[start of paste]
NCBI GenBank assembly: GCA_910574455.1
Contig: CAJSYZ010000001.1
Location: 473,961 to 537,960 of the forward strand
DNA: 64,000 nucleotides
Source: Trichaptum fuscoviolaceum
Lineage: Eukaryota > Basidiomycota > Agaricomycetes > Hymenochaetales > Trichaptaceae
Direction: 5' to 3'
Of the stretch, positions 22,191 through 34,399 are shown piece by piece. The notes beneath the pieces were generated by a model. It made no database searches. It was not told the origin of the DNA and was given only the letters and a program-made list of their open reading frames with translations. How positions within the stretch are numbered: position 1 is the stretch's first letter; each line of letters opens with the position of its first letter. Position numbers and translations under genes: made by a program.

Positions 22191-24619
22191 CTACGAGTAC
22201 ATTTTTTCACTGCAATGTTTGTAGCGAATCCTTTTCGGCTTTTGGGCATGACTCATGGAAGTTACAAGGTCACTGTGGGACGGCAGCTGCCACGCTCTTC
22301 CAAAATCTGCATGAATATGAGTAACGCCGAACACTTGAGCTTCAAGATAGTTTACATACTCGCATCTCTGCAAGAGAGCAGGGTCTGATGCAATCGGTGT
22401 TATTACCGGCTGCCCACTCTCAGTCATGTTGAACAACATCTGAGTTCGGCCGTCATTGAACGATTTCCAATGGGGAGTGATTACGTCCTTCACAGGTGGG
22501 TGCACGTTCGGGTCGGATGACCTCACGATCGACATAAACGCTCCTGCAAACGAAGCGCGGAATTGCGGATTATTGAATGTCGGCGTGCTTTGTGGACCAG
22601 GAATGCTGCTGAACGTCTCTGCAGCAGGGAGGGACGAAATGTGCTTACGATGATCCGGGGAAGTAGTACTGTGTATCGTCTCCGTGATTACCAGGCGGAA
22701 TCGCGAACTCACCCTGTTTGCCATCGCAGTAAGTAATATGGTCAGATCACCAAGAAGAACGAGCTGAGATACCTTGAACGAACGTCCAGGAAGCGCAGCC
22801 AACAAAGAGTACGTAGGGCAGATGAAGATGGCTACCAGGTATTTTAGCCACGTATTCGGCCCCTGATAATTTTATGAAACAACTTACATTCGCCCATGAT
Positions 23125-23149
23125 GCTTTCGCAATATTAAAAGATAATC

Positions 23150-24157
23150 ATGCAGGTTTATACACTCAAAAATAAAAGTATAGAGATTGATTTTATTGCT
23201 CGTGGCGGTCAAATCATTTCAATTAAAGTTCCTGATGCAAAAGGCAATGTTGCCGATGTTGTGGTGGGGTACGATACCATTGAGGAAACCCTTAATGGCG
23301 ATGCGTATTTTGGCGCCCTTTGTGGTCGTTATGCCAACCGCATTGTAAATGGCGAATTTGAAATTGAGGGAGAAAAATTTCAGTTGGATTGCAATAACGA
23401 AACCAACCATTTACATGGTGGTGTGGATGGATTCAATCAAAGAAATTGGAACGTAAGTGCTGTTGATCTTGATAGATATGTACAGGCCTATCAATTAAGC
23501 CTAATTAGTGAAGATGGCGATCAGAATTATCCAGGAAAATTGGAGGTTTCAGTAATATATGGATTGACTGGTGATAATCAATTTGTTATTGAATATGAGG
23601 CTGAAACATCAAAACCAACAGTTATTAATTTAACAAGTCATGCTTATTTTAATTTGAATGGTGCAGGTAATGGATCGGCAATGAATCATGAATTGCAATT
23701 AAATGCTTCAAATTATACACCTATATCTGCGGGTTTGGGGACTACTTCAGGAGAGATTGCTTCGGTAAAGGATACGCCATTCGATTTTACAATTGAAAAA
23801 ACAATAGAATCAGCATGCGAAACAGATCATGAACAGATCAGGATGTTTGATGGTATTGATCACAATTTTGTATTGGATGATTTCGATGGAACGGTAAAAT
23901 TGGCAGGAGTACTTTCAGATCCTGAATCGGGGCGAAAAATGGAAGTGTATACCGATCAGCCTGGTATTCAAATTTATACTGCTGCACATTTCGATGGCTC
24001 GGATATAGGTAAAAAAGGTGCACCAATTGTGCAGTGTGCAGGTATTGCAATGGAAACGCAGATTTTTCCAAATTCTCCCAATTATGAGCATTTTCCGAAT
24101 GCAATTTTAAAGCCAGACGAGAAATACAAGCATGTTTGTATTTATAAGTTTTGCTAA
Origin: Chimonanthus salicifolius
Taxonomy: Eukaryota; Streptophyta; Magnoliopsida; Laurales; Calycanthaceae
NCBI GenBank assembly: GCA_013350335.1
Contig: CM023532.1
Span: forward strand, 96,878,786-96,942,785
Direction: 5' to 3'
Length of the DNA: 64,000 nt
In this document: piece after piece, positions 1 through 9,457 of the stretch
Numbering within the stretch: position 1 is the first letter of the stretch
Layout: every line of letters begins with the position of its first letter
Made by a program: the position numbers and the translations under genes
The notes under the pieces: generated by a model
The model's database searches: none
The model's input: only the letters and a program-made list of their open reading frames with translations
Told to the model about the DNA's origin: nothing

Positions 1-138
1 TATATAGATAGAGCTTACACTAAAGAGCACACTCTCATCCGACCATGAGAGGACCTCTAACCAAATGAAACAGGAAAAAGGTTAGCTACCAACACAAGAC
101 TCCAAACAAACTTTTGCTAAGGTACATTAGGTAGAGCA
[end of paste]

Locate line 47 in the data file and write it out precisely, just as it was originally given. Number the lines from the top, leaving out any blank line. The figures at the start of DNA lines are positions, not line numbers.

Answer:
Positions 1-138